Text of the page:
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The VIX Breaking 20 May Not Be Good News; How Investors Can Protect Themselves

Man wearing face mask in front of stock market board
Credit: Aly Song - Reuters / stock.adobe.com

The recovery in the major indices since stocks found what looks like a bottom in October has been consistent given the amount of uncertainty that surround the economy, not just here in the U.S., but around the world. There was a period of weakness in December, but most believe that was as much about tax loss harvesting as it was any concern about fundamentals. This month, stocks have bounced back strongly from that pullback. As they have done so, a much-watched indicator of potential trouble ahead, the VIX, has fallen quite dramatically and is now below a significant level.

That, however, may not indicate what a lot of people seem to think it does.

Anybody who has been around stocks for a while is probably aware of the VIX. It measures the implied volatility in stock options and is sometimes referred to as Wall Street’s “fear index” -- the higher the number, the greater the level of fear. It is calculated based on S&P 500 index options, both calls (options to buy) and puts (options to sell), and a number above 30 is usually seen as an indication of turbulence ahead, while a print below 20 indicates an upcoming period of relative stability.

When the VIX broke through the 20 level earlier this week, it was seen by most people as a positive sign. The 1-Year chart for the VIX, however, suggests otherwise:

VIX chart

Figure 1: Vix 1 Year

On the chart above, I have marked that 20 level with the horizontal blue line, and the breaks below with the white arrows. As you can see, on all four previous occasions that the VIX has broken below 20 over the last year, it has rebounded quite sharply. A chart for the S&P 500 over the same period, with arrows on the same dates, clearly shows what that has meant for the stock market:

S&P 500 chart

Figure 2: S&P 500 1 Year

I hate to be the bearer of bad news but those two charts, taken together, don’t look good.

In fact, based on that, a break below 20 on the VIX is a pretty reliable leading indicator of a drop in stocks. With the Fed meeting on February 1, it is looking less likely after this week’s data that they will change their generally hawkish tone. I said as much yesterday, but also said that the market seems to be taking that probability in its stride. Longer-term, I still believe that to be the case, but, based on the charts above, any negative reaction to the Fed’s decision or their comments after the next meeting could well be exaggerated, and February looks like it could be a rough month.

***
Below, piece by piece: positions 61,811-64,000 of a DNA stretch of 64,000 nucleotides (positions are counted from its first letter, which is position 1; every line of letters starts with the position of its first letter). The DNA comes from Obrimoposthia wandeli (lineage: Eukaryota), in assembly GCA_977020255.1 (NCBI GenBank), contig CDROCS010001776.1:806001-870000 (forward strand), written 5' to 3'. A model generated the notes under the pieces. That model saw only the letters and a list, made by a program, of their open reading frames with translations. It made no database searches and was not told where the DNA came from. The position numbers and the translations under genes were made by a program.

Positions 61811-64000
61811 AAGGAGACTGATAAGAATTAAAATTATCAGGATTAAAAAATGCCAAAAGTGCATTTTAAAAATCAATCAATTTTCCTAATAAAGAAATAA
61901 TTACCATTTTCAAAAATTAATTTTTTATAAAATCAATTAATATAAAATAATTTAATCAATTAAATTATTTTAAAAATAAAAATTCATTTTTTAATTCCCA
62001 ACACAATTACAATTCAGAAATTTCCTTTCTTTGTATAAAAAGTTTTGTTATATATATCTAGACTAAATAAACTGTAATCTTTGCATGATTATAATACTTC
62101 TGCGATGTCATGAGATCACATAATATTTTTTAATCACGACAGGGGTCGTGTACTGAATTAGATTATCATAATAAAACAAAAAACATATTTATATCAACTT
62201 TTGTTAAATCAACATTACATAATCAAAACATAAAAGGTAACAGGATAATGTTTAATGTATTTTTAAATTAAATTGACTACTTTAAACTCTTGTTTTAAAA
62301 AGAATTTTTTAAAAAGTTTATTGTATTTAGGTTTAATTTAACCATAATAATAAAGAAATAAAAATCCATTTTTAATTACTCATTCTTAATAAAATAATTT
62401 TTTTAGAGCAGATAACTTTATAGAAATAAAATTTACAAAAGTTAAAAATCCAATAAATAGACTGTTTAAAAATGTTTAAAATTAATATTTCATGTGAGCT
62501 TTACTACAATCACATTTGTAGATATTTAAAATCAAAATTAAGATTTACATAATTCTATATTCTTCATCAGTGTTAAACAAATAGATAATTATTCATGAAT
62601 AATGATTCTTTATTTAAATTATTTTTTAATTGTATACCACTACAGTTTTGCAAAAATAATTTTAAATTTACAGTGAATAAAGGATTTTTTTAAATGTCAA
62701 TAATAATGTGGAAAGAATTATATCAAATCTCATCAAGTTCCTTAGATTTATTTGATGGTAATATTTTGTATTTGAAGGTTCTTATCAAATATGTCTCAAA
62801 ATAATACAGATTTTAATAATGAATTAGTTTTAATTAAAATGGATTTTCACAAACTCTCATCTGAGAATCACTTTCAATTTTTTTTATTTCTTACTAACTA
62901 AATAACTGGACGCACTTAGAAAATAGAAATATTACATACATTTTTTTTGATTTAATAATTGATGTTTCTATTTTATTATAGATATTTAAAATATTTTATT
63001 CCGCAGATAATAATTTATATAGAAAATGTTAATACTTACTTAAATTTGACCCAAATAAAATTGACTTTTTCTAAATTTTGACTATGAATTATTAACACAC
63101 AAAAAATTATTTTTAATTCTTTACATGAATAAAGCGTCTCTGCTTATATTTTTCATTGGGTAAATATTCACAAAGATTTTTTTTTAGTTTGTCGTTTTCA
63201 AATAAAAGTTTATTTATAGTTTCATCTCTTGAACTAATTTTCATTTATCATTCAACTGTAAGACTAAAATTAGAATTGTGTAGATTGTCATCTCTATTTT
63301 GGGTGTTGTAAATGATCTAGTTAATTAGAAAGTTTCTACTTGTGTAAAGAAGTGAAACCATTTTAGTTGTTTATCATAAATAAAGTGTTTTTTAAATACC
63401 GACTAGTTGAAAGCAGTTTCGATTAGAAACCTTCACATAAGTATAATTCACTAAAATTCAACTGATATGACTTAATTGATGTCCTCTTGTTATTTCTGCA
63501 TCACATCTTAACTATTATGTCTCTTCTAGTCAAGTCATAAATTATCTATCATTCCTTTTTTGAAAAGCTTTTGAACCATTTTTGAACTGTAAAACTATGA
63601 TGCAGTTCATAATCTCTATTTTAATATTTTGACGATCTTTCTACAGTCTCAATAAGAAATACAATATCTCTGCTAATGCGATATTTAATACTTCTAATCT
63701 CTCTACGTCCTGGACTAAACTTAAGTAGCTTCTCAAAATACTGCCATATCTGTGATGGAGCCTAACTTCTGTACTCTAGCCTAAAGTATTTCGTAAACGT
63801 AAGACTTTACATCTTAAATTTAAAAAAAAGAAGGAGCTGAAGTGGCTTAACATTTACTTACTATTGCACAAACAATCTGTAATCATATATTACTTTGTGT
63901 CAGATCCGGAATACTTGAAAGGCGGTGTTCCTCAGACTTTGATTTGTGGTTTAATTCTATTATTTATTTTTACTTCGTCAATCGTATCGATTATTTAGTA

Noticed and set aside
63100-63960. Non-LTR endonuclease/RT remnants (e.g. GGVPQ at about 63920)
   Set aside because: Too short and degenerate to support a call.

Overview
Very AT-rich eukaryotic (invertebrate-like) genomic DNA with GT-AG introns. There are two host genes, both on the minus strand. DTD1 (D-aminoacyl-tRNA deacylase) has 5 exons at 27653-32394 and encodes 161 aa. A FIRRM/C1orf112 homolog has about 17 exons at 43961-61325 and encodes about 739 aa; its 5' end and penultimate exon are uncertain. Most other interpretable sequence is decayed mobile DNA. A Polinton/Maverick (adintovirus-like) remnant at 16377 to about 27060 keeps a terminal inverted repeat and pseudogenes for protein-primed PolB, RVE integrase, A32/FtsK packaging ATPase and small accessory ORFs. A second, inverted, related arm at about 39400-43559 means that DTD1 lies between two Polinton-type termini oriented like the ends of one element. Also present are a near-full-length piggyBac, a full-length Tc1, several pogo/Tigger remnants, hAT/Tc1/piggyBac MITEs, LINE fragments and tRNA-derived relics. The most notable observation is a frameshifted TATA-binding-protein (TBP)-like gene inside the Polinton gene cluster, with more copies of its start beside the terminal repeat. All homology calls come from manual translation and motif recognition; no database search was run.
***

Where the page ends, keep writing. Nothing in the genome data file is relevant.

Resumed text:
If that is what shakes out, what should investors be doing to prepare for that possibility?

One answer would be to reposition your portfolio, selling stock or moving your portfolio towards “safer,” less volatile holdings. However, given that the facts point to a pullback being only temporary, it may be better to just take out some form of short-term insurance. You could do that by buying the VIX itself, or rather something that reflects movement in the index like, say the iPath Series B S&P 500 VIX Mid-Term Futures ETN (VXZ).

VXZ chart

Figure 3: VTX 1 Year

Before we go any further, though, I have to point out that if you take that route, there are a couple of things you need to know.

The first is that the VIX is inherently leveraged, and as you can see from that first chart up top, swings can be big and momentum builds quickly. That is useful if the VIX does as it has over the last year and bounces back after a break of 20, enabling you to hedge your portfolio effectively with a relatively small outlay. But the big caveat is that the reverse is also true -- it will quickly work against you if the index continues to drop. That makes it important that you set, and stick to, stop loss orders if you buy something like VXZ.

Second, if you look at Figures 3 and 1 together, you will see that VTX doesn’t exactly mirror the VIX. That is because the high expenses of running a fund that tries to track futures contracts causes an ETF like VYX to lose value over time. For a short-term hedge, that isn’t important, but it means that any purchase of the ETF needs to be exactly that: short-term. This is not something to buy and hold.

With those two things in mind, and with history suggesting that the break of 20 on the VIX signals a coming drop in stocks, buying something like VTX to own for a couple of weeks or so looks like a sensible precaution.

In addition to contributing here, Martin Tillier works as Head of Research at the crypto platformSmartFI.

The views and opinions expressed herein are the views and opinions of the author and do not necessarily reflect those of Nasdaq, Inc.

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Martin Tillier

Martin Tillier spent years working in the Foreign Exchange market, which required an in-depth understanding of both the world’s markets and psychology and techniques of traders. In 2002, Martin left the markets, moved to the U.S., and opened a successful wine store, but the lure of the financial world proved too strong, leading Martin to join a major firm as financial advisor.

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